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SAG-AFTRA, Entertainment Groups Want Coronavirus Aid Updated to Include Mixed Income Workers

”We must be able to access the full support intended by Congress,“ the groups stated in a letter

SAG-AFTRA and a coalition of roughly 45 entertainment industry organizations sent a letter on Friday to leaders of Congress that highlights the ways implementation of the CARES Act has fallen short in assisting workers in need in the entertainment community and requests that these flaws in implementation be remedied in a new CARES Act COVID relief package. In the letter, the organizations point out the implementation of the Pandemic Unemployment Assistance (PUA) program has overlooked workers who have mixed income and report it on W-2 and 1099 forms.

“For those of us in the creative field to survive – and recover – after this crisis, we must be able to access the full support intended by Congress,” the groups stated in the letter. “Given the unique nature of our industry, many in our profession work from project to project and gig to gig, not only in multiple jobs but in various capacities. As a result, creators often find themselves working as employees receiving W-2 wages and as independent contractors (or otherwise self-employed) receiving 1099 income for performances, royalties, and other services. Unfortunately, implementation of the Pandemic Unemployment Assistance (PUA) program has overlooked workers with mixed income.”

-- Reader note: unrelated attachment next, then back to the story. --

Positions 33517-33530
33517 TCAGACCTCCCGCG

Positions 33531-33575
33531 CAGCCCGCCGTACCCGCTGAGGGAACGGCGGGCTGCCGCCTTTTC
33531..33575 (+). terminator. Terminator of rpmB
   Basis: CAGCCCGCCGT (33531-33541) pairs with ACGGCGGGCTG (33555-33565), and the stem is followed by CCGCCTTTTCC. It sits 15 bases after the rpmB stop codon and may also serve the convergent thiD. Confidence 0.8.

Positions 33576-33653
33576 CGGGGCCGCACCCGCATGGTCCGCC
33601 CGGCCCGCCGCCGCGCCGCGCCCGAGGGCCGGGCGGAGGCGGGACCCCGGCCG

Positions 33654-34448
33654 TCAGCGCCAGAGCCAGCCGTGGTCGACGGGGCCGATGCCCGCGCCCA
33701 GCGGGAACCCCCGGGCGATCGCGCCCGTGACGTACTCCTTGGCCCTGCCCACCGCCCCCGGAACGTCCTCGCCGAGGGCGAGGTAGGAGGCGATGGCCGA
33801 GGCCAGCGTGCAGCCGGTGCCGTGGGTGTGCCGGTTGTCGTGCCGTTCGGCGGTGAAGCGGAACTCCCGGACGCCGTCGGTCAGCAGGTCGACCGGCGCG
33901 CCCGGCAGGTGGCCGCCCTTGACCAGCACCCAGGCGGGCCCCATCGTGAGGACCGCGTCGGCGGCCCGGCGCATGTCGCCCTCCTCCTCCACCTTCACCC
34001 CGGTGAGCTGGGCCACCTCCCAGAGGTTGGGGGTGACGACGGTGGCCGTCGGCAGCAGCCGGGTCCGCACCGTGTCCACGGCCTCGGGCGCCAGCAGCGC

“In almost all cases that we see in every state, a minimum amount of W-2 income disqualifies a self-employed individual for PUA and significantly lowers the amount of assistance they receive. PUA must be updated to recognize these different income streams and allow individuals to show their mixed sources of revenue for a full accounting of their annual income,” the letter added.

The main loan program passed by Congress in the CARES Act on March 27 was the Paycheck Protection Program (PPP), a $350 billion SBA initiative that aims to provide low-interest loans to small businesses in order to keep employees paid during the crisis. The loan comes with the offer that it can be forgiven by the SBA if at least 75% of the loan is used towards payroll. However, the coalition stated in the letter that due to the mixed income issue, ” the Paycheck Protection Program (PPP) should be sure to allow payments to self-employed
individuals, including independent contractors.”

“The workers in our industry cannot afford to be shut out of federal assistance on such a technicality and any future plan should recognize self-employed individuals as eligible payroll participants,” the group argued.

“There is no sugarcoating this: the entertainment industry has been decimated, the group said in their closing statement. “We need help that only you can provide, in a way that recognizes the particulars of our industry.”